When C. C. Pierce balanced his tripod on the roof of the Maier and Zobelein Brewery on Feb. 22, 1899, and pointed his camera west toward the city of Los Angeles, he never could have envisioned how time would obliterate the scene he was capturing. Perhaps he could accept that steel towers would one day supplant the two hulking structures whose clocktowers then pierced the the city's skyline -- the county courthouse on the left and the high school on the right. But how could this 19th-century photographer ever comprehend the idea of a freeway -- automobiles speeding over concrete at sixty miles per hour -- where Aliso Street, that broad avenue running down the center of the photo, had reigned for so long?
Aliso Street was already an ancient route when Pierce photographed it in 1899. Sergeant Jose Arguello noted its existence on his 1786 diseño of the newly founded pueblo, describing it as the main highway between the pueblo and Mission San Gabriel. In fact, it almost certainly predated both, as the Spanish likely repurposed a well-worn footpath used by the Gabrielino (Tongva) inhabitants of Yang-na. Soon the highway rambled through a matrix of vineyards and by the 1830s it had acquired its name, Aliso Road, in honor of a huge sycamore tree that shaded the wine cellars of Don Jean-Louis Vignes.
The vineyards of Aliso Road might have been the pride of Los Angeles (the city was an early leader in viticulture), but a more shameful episode in the city's history transpired just south of the road. in 1836, the ayuntamiento (town council) forcibly relocated the remaining inhabitants of Yang-na to a parcel near Aliso's intersection with Alameda. Already decimated by disease and decades of missionization, Yangna's population now mingled with Indian laborers from across Southern California in what became known as the "rancheria of poblanos." It survived only ten years. In 1845, responding to complaints that the rancheria's inhabitants had been bathing in the town's zanjas, the ayuntamiento forced the villagers to abandon their thatched huts once again and move across the river to the present-day site of Boyle Heights.
Soon after the American conquest of California, an influx of newcomers transformed the old road into a major business corridor. In 1855, the city rerouted part of the highway to straighten its approach to the river. What had been "a willow-bordered, picturesque little lane...[that] paralleled [Vignes'] grape-arbor as far as the river-bank," in the words of memoirist Harris Newmark, was widened into Aliso Street. The older route survived as Old Aliso Road (later renamed Lyon Street) and veered off at an angle at the Vignes winery.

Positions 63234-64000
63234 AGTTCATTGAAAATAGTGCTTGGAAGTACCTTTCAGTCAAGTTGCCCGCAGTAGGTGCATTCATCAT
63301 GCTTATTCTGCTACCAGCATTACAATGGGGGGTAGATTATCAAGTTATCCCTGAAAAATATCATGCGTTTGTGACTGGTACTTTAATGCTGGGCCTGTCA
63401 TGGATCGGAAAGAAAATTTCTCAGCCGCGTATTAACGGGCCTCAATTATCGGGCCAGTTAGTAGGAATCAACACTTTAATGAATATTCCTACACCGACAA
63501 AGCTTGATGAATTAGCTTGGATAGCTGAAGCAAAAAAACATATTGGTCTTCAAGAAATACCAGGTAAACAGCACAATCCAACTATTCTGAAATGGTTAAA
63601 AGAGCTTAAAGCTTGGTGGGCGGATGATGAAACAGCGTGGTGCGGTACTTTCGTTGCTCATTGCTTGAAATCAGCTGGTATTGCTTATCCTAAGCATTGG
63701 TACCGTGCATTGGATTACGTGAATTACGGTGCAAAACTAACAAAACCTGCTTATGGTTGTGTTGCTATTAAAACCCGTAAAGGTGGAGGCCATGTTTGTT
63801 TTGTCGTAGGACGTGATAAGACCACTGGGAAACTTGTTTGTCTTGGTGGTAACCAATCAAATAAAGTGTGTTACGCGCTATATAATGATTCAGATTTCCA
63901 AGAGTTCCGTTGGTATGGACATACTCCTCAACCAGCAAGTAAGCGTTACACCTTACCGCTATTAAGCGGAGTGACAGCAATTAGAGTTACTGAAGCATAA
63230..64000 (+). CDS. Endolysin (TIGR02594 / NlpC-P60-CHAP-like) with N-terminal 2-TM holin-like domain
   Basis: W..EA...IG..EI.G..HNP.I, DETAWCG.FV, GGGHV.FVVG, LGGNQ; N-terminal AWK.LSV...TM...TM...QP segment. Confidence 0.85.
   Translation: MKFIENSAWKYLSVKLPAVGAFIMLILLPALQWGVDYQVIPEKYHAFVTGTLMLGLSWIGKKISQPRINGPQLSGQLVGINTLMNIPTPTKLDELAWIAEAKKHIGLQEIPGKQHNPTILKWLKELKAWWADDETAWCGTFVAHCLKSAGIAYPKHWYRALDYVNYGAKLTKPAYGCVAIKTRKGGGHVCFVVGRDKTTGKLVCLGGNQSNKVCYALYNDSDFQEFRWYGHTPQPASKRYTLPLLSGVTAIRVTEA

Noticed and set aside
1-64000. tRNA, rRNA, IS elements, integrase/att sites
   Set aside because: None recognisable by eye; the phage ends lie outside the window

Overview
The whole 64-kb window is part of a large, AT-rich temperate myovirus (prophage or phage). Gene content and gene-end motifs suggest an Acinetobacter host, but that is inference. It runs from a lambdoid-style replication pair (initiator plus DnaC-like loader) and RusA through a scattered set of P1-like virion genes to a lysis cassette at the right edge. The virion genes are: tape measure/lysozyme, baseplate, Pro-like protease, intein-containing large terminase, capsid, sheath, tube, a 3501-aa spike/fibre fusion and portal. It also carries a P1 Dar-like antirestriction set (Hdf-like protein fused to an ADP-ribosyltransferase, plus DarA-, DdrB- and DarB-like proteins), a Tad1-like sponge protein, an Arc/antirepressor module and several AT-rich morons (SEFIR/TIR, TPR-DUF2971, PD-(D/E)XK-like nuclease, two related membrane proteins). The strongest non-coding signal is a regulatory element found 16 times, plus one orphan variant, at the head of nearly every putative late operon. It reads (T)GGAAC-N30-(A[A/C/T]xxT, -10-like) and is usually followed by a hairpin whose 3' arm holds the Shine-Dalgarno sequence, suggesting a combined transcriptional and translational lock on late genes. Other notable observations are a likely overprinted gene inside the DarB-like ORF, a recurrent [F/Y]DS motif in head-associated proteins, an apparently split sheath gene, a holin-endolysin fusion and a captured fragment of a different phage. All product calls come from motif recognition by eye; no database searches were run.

By 1899, when Pierce trained his camera on Aliso Street, it was home to several notable institutions, including one of the city's first breweries (which opened in 1874) and its first medical school (which opened in 1885 and, in a strange twist of history, changed its affiliation from USC to the University of California in 1909). And at its junction with Los Angeles Street, Aliso flowed into the city's original Chinatown.
As the principal route into the city from points south and east, Aliso was the site of several milestones in L.A.'s transportation history. In 1873, the county built the first vehicular bridge over the Los Angeles River along Old Aliso Road. A span along the newer Aliso Street followed soon after, and by 1877 the horse-drawn cars of one of L.A.'s first street railways began rolling down Aliso, connecting Los Angeles with the budding suburbs of Boyle Heights and East Los Angeles.
But Aliso Street made its greatest contribution to the development of Southern California's freeway network. After plans emerged in the early 1930s for a unified passenger rail station just north of Aliso, a chain of events -- recounted in detail by Auto Club archivist and historian Matthew Roth in the Getty's recent book "Los Angeles Union Station" -- routed two early freeways over Aliso Street's viaduct over the Los Angeles River. That determined the future structure and placement of the city's freeway grid, as Roth argues, including the location of the massive, triumphant Four Level Interchange. It also meant that by 1953 the once-dusty road known as Aliso Street would morph into the eight-lane 101 freeway -- a development Pierce likely never anticipated.